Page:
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Hereditary coproporphyria

Other Names for this Disease
  • Coproporphyria
  • Coproporphyria hereditary
  • Coproporphyrinogen oxidase deficiency
  • CPO deficiency
  • CPRO deficiency
More Names
Related Diseases
More Related Diseases
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What causes hereditary coproporphyria?

Hereditary coproporphyria is due to a combination of a genetic enzyme defect and acquired causes that become symptomatic in rare cases. In patients with coproporphyria, the function of coproporphyrinogen oxidase is only 40-60% of normal. Most patients with defects in coproporphyrinogen oxidase never have any symptoms. The classic inducers of porphyria are chemicals or situations that boost heme synthesis. This includes fasting and many medications.[1] Tables which list medications which are safe and unsafe can be accessed by clicking here.

The deficient enzyme in hereditary coproporphyria is coproporphyrinogen oxidase, which is responsible for the sixth step in heme production.[2][3][1][4] This enzyme speeds the conversion of coproporphyrinogen to protoporphyrinogen. In coproporphyria, the porphyrin precursors porphobilinogen and amino-levulinic acid (ALA) accumulate, as well as the formed porphyrin coproporphyrin.[1]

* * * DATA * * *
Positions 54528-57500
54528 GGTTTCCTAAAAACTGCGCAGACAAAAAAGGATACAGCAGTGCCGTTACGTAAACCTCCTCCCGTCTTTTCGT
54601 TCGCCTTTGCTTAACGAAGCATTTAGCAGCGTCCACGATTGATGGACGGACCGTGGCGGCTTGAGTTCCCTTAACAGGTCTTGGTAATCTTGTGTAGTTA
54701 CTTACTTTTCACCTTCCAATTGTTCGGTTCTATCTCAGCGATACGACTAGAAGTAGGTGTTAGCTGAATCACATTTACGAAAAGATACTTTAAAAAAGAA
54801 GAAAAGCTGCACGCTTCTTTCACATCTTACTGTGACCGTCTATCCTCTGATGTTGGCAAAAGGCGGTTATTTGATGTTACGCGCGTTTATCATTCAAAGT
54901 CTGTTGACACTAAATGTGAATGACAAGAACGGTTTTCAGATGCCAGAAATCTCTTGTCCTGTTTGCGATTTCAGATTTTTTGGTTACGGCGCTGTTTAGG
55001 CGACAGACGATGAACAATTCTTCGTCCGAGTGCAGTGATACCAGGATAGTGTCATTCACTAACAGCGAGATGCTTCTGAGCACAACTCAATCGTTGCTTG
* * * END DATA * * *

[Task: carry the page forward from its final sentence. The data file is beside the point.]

The predominant problem is neurologic damage that leads to peripheral and autonomic neuropathies and the psychiatric manifestations. Skin disease may also be present, though not as often as the neurovisceral symptoms. The etiology of the skin disease may be the deposition of formed porphyrins in the skin that react with sunlight and lead to skin damage. Although patients with acute neurovisceral attacks always have elevations of porphobilinogen and ALA, researchers still are unclear about how this leads to the symptomatic disease because most patients with the genetic defect have excessive porphyrin secretion but no symptoms.[1]
Last updated: 11/11/2010

  1. DeLoughery TG. Porphyria, Hereditary Coproporphyria. eMedicine. 2009; Accessed 11/11/2010.
  2. Porphyria, Hereditary Coproporphyria. National Organization for Rare Disorders (NORD). 2007; Accessed 11/11/2010.
  3. Learning about Porphyria. National Human Genome Research Institute (NHGRI). 2010; Accessed 11/11/2010.
  4. Hereditary Coproporphyria (HCP). American Porphyria Foundation. 2009; Accessed 11/11/2010.